World Bank: Automation won’t lead to redundancy

Advances in automation, including increased use of artificial intelligence and robotics, are unlikely to lead to redundancy, according to a new report by the World Bank.

As the future of employment continues to change, The Changing Nature of Work report, notes that the increase of AI and automation has had a negligible impact on jobs at a global scale. 

When it comes to technology’s impact on the economy and the job market, many believe that the advancement of AI and automation will lead to people losing their jobs.

People working in the industrial sector have lost their jobs in advanced economies, but the rise of the “industrial sector in East Asia has more than compensated for this loss”.

World Bank: New job opportunities

Despite these fears and concerns, the report states that automation, robotics, AI and other emerging technologies, could create new job opportunities and the need for new skills.

“We know that robots are taking over thousands of routine tasks and will eliminate many low-skill jobs in advanced economies and developing countries,” said Jim Yong Kim, president of the World Bank Group.

“At the same time, technology is creating opportunities, paving the way for new and altered jobs, increasing productivity, and improving the delivery of public services,” he added.

Instead of mastering low-level basic skills that can be completed by a robot, the report adds that employers will be looking to hire people with high cognitive and problem-solving skills.

The report adds that countries in the Middle East have begun implementing automation in several industries, particularly in the energy sector.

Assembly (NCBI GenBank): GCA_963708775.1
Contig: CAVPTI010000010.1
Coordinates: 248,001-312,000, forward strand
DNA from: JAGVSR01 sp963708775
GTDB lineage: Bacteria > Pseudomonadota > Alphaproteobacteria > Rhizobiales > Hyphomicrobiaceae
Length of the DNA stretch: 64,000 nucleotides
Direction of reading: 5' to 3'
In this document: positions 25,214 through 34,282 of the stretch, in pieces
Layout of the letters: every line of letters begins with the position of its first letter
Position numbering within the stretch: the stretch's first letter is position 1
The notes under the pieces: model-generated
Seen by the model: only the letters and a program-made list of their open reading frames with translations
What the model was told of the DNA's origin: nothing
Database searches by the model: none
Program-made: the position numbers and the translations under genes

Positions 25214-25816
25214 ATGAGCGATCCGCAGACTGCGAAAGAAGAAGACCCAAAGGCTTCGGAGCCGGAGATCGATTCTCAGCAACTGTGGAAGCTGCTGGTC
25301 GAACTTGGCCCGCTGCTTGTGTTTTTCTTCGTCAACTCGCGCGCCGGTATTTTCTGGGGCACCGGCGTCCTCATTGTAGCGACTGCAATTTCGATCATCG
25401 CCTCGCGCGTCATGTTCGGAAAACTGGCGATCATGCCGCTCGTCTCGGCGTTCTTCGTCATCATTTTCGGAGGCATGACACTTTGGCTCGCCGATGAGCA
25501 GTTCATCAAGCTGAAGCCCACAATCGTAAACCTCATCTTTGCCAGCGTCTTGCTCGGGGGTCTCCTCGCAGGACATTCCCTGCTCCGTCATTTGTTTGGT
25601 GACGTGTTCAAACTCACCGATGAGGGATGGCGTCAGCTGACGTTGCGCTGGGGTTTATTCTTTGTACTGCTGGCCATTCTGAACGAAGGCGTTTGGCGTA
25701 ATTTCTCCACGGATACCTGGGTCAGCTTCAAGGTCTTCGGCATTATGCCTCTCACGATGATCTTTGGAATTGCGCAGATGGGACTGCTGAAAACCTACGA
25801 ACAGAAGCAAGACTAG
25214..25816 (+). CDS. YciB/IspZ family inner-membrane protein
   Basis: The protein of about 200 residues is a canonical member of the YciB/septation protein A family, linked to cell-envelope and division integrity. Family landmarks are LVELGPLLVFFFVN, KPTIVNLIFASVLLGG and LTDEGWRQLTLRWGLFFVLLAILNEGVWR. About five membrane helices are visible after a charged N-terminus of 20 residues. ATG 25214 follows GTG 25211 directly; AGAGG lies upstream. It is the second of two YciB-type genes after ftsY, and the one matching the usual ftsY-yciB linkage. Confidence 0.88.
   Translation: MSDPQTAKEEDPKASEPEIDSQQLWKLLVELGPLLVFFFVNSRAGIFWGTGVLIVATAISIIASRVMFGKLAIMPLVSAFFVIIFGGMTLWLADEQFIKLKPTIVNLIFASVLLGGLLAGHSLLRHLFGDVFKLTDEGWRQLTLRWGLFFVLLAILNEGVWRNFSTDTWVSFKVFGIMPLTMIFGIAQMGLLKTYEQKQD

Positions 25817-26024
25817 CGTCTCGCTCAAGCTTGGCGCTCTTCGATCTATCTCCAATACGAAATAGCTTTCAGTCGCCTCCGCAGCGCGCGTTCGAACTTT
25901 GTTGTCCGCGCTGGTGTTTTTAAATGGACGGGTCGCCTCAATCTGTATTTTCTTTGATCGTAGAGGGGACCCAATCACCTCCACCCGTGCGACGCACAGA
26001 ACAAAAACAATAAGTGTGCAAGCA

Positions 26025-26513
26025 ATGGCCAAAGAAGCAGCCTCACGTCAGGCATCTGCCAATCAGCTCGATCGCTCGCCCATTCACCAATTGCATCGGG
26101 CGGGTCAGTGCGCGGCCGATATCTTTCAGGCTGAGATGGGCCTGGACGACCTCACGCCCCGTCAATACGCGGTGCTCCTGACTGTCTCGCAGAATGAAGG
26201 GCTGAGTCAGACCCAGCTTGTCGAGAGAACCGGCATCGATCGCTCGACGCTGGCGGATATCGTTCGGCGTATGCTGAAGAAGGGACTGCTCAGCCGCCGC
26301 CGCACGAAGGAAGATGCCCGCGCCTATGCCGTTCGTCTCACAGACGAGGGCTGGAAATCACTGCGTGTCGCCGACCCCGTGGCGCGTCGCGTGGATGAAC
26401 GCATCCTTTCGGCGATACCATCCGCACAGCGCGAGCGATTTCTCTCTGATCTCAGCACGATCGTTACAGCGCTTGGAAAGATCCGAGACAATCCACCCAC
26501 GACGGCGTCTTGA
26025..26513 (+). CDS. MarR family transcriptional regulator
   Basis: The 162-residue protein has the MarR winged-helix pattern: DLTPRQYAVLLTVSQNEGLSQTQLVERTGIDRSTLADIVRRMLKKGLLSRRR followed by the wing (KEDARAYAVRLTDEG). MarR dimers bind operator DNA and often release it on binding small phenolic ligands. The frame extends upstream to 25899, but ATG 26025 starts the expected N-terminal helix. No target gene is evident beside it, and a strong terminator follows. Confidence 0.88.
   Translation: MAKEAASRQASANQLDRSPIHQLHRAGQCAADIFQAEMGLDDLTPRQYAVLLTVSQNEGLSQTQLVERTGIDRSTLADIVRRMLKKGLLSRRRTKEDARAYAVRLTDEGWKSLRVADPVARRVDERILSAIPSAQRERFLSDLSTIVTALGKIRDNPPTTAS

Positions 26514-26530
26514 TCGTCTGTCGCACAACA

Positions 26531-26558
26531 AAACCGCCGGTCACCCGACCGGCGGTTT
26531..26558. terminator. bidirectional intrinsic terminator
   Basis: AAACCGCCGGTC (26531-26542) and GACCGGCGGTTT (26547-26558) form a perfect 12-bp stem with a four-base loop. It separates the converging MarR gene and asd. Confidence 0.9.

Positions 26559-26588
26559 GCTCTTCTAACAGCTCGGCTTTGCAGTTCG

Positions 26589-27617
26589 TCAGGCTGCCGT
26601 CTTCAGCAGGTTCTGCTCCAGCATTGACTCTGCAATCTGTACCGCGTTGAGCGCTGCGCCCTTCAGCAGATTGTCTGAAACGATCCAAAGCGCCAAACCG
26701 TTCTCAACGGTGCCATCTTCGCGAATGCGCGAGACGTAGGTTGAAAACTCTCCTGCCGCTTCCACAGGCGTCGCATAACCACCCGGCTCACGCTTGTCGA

The UAE, for example, has a minster for artificial intelligence and state energy firms, such as Abu Dhabi National Oil Company, have begun using AI and big data to help find new hydrocarbon resources.

“High-skill university graduates currently make up almost 30% of the unemployed pool of labour in the Middle East and North Africa,” it said.

“Better adult learning opportunities enable those who have left school to re-skill according to changing labour market demands,” it added.

Social protection

As companies continue to adopt AI and automation in the workforce, governments should guarantee a universal level of social protection, the World Bank added.

“It can be done with the right reforms, such as ending unhelpful subsidies; improving labour market regulations; and, globally, overhauling taxation policies,” Jim Yong Kim said.

In August, the Bank of England’s chief economist, Andy Haldane, said the UK must re-skill its workforce to avoid rising numbers of “technology unemployed” people.

In July 2018, PWC forecasted that AI would pave the way for more job opportunities and will boost economic growth over the next two decades.


Related Posts